The language of oppression- schizophrenia should not be used as an adjective for “split or conflicting”

As part of my masters I am trying to write about the language of oppression. I’m exploring the use of “Gay” as a synonym for rubbish being perceived as “not homophobic” by many because “language evolves”, ignoring the effect the use of such language may have on people who are LGBT.

During my masters research I found that De Palma & Atkinson (2010) p1670 chose to use the phrase “conceptual schizophrenia” to describe situations where there are inconsistencies in the legislation so that on the one hand they support people who are LGBT on the other hand they support homophobia. My wider reading also found Renold & Ringrose (2011) using the phrase “Schizoid subjectivities” to describe how girls negotiate discourses of knowingness and innocence. I’m sure there are plenty of other examples in academic and other literature, I don’t mean to single these two out other than they are two recent academic examples I have come across, I also have seen it lately used in a few blogposts or newspaper articles too.

Using schizophrenia as an adjective for something that is split or “or characterized by the coexistence of disparate or antagonistic elements.” (as one of the dictionary definitions is) only serves to oppress another group of people, those with schizophrenia. It serves to reinforce notions of split or antagonistic elements or the idea that schizophrenics have split personalities etc. It is harmful, unthinking and upsetting particularly when such things are written by people actively engaged in challenging other forms of oppression. Yes there maybe another dictionary definition that isn’t about “people” just like there is for “Gay” but that doesn’t make it okay to use it as an adjective to describe anything other than the person with that identity (and that you mean it as a descriptor not pejoratively!)

I’m mindful that this is written due to my own lived experience as a sibling of someone who is and always will be schizophrenic, and the stigma/misunderstandings that they/we have faced as a result of that. However I would argue that it is not so hard to try and think about the language you use and how it might affect groups of people you may only have very limited experience of. There are loads of other combinations of clever sounding academic words that could be used instead, juxtaposition, dicotomy, discord, conflicting,  non-concordance etc. which could be used to make your point equally well and make you sound just as clever.  All it takes is a little thought and care about the language you use and a willingness to think and change if you get it wrong (like I did when I initially spoke about “tolerance” of people who are LGBT).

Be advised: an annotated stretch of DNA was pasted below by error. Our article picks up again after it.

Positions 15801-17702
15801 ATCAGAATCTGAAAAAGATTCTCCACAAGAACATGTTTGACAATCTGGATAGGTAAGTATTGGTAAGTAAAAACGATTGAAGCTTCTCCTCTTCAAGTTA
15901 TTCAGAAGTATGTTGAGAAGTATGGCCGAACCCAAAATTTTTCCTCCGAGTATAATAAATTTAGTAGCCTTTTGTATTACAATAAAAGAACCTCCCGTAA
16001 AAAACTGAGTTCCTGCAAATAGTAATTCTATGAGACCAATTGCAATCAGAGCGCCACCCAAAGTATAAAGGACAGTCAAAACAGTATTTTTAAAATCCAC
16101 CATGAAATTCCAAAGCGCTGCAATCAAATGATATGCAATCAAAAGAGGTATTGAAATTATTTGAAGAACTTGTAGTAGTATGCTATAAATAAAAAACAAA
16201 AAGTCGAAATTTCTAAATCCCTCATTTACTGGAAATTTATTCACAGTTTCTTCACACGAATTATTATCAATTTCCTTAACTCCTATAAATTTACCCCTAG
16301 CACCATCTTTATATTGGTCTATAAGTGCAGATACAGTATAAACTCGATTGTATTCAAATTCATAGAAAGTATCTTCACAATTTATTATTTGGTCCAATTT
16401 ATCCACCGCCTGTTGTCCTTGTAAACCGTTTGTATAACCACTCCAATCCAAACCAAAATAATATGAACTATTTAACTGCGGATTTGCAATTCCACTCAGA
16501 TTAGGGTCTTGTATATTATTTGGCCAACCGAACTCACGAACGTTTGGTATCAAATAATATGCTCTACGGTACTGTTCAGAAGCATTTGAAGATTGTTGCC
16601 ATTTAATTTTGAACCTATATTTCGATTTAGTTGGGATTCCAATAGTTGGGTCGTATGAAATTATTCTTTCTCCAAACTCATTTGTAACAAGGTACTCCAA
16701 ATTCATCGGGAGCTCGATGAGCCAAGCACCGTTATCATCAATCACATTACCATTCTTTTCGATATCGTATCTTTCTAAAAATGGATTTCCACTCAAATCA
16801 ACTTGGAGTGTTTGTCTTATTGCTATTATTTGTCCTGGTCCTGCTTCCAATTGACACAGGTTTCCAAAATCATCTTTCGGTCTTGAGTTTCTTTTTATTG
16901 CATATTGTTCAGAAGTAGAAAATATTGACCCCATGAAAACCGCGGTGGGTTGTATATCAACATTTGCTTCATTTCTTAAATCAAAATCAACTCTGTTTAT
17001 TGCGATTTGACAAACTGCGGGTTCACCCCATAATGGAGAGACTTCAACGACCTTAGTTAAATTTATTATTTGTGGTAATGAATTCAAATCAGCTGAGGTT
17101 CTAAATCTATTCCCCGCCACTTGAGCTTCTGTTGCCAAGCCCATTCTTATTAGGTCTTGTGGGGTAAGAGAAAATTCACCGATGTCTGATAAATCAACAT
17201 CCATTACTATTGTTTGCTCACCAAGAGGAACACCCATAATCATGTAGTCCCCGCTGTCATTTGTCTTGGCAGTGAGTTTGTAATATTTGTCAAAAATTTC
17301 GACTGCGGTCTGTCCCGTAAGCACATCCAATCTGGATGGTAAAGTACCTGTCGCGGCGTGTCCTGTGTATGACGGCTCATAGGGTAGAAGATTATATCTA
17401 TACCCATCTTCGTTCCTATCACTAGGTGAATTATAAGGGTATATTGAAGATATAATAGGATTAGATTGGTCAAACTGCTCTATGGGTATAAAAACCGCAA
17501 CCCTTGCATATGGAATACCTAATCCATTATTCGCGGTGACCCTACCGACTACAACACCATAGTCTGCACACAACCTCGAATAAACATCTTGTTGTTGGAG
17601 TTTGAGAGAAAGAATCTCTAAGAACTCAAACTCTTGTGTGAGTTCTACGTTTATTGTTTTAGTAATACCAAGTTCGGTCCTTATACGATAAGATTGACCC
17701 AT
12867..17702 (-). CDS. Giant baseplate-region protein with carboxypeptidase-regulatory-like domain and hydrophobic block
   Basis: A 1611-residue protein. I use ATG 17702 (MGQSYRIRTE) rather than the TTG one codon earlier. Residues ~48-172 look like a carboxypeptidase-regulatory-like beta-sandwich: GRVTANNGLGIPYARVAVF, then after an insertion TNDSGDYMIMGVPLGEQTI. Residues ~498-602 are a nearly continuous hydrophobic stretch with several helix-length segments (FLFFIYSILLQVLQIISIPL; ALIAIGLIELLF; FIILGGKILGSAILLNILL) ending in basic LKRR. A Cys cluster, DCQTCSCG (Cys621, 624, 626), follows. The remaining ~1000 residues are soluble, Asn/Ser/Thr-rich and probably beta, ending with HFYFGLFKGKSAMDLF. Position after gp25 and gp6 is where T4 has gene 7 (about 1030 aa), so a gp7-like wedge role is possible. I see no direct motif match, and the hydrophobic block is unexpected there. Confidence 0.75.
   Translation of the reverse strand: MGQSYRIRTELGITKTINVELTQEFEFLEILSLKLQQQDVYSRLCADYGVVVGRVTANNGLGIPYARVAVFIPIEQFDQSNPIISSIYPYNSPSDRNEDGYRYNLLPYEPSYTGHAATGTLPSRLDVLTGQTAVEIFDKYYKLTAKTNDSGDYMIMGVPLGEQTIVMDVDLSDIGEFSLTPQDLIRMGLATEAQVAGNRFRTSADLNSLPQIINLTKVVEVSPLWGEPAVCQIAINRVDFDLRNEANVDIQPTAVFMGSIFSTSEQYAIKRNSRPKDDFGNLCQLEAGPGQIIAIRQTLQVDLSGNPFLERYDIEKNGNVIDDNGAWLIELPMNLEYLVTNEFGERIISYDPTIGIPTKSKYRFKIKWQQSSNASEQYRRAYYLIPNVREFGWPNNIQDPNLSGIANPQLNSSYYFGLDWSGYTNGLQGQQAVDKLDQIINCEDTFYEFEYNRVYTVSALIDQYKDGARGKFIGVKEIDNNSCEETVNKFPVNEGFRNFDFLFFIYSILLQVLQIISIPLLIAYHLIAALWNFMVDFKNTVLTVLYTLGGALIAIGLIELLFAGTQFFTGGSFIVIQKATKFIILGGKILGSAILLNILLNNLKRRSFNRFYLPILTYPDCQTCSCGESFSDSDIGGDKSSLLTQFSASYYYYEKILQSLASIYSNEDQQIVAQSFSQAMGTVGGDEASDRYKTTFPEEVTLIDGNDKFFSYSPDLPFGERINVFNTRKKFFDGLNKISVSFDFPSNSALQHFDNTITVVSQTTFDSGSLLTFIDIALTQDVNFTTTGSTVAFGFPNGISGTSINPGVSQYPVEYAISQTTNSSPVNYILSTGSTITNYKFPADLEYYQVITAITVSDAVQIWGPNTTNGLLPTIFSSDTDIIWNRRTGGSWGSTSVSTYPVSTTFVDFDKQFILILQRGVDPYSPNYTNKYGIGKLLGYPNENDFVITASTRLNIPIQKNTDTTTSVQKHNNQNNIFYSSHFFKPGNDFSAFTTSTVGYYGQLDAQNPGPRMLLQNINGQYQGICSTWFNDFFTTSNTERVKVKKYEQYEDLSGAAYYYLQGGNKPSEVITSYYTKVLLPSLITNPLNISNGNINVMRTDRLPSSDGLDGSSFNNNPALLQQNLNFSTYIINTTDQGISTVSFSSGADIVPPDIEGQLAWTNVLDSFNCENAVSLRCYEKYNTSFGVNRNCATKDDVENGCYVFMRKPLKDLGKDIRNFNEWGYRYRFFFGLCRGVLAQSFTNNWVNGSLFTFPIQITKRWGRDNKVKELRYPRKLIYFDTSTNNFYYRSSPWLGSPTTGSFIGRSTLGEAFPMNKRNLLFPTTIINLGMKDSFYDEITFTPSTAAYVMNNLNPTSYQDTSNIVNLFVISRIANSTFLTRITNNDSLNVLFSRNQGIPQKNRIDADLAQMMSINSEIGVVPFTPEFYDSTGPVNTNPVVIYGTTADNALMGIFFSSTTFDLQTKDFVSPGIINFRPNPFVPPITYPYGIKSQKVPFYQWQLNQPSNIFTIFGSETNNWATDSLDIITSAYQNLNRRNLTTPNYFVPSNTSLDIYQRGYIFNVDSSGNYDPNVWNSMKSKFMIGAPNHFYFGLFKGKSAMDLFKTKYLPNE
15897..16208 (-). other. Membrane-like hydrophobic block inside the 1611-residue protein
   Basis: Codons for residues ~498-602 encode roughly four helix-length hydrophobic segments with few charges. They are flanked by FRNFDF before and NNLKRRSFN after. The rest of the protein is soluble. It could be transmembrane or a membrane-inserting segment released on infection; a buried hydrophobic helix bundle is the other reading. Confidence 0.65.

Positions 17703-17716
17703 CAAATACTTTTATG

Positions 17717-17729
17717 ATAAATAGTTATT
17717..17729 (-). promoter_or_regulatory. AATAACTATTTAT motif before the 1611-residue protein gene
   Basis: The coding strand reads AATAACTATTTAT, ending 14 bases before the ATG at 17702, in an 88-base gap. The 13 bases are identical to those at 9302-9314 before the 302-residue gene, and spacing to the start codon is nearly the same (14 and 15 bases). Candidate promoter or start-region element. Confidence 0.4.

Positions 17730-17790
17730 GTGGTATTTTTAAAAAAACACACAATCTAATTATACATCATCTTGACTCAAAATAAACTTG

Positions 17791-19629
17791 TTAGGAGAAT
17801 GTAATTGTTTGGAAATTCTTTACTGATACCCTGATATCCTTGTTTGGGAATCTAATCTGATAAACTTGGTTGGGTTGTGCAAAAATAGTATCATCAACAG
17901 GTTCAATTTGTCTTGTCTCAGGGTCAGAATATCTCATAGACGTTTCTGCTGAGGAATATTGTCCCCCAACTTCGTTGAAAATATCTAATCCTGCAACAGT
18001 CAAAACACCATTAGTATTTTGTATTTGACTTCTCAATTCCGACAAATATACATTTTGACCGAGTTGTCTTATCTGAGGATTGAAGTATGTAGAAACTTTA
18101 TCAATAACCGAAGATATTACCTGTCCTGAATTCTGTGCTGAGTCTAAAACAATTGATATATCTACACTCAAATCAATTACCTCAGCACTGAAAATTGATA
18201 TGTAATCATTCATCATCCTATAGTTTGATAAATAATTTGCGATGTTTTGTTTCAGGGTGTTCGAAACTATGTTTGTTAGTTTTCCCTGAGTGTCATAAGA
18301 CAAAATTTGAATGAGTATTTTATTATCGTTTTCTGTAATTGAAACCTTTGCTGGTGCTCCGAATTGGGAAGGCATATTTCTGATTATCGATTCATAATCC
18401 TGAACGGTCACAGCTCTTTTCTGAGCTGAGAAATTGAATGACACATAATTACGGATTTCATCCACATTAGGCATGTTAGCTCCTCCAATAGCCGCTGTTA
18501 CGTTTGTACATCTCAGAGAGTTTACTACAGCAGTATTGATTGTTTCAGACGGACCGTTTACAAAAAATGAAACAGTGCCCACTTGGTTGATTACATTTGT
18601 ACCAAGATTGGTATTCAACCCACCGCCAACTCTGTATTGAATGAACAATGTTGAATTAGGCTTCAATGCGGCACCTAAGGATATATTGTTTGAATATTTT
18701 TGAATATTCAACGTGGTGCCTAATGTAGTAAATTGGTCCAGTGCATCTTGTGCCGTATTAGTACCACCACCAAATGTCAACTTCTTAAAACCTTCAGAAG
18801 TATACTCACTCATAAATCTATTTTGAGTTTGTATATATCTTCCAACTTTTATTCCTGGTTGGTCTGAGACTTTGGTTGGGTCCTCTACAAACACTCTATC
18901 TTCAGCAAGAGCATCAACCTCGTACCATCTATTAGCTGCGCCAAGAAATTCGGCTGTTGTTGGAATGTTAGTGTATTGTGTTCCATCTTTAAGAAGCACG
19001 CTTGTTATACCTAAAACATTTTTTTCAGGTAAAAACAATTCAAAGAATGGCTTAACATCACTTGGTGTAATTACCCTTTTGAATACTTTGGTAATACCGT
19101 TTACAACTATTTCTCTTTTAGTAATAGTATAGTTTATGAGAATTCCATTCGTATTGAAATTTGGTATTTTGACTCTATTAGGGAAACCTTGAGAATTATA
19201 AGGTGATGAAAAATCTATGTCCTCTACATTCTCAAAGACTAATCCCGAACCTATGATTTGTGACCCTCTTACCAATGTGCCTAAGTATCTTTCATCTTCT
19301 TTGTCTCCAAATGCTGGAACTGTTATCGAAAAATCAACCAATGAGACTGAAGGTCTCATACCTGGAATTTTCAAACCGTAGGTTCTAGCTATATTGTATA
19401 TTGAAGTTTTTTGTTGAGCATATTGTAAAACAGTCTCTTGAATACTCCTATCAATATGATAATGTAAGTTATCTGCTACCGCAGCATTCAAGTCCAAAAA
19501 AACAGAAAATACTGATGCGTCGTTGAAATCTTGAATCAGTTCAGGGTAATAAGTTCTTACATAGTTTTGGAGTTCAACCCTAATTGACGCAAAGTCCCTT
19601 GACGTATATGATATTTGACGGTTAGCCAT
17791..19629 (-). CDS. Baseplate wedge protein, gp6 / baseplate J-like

Just some food for thought.

Happy Educating.


So are you gay then?

Talking about my masters in challenging homophobia in schools in the pub the other night I was confronted with the question:

“So are you gay then?”

This person assumed I must be as she could not comprehend why someone who is straight would be bothered about discrimination of a group that they did not belong to.

With students I usually reply to that question (with a gentle reminder about ground rules and no personal questions!)with:

“would it matter if I were?”

and we start to unpick why this stuff should be important to us all, and how ones sexual orientation does not affect their ability to be a good teacher, a good friend etc.

In the classroom it is an interesting one- if you are a Lesbian, Gay or Bisexual teacher, do you really want to come out to the students in your school? You could be an amazing role model but likewise in a non-supportive school you could be opening up a can of prejudicial worms. Likewise a straight teacher doing this work maybe worried people will assume they are Lesbian, Gay or Bisexual and treat them differently as a result, and this may serve as a barrier to this work. Also they may feel they don’t know enough about the issues to address it properly (to that I must point out white male teachers can teach about racism or sexism just fine- this is no different). (Oh and N.B Straight Teachers answering that question with an emphatic “No!” as if its a bad thing, only serves to reinforce the pervading culture of heteronormativity. Sigh.)

To the woman in the pub I didn’t ask her “would it matter if I were?” but said loftily

To me this is an equalities issue and it’s something we should all be bothered about whatever our sexual orientation or gender identity.

(and then carried on ranting about my research to the poor woman- sorry!)

Whilst doing this work I have always been aware of having heterosexual privilege. Being a married (to a man) mother of two working in this field, means that it brings this issue into the mainstream. I’m not someone from a so-called “sexual minority” (I hate that term- very “othering”) on a soapbox but someone who never experiences homophobia but is actively engaged in challenging prejudice and discrimination particularly related to sexual orientation and gender identity. In my experience this has possibly added a level of engagement to the work from straight colleagues, that might not be present if I was a gay, lesbian or bisexual teacher?

I’m not saying all teachers need to be as engaged on these issues as rantypants me, but I am saying all teachers can and should challenge LGBT prejudice as much as possible regardless of their own identity. It’s a human rights issue, it’s an equalities issue and even just taking the time to consider how you might answer the question from a student

So are you gay then?

in a way that addresses sexualities equality in some way is a step in the right direction.

Anyhow Macklemore, Ryan Lewis &Mary Lewis say it better than me afterall its “Same Love.”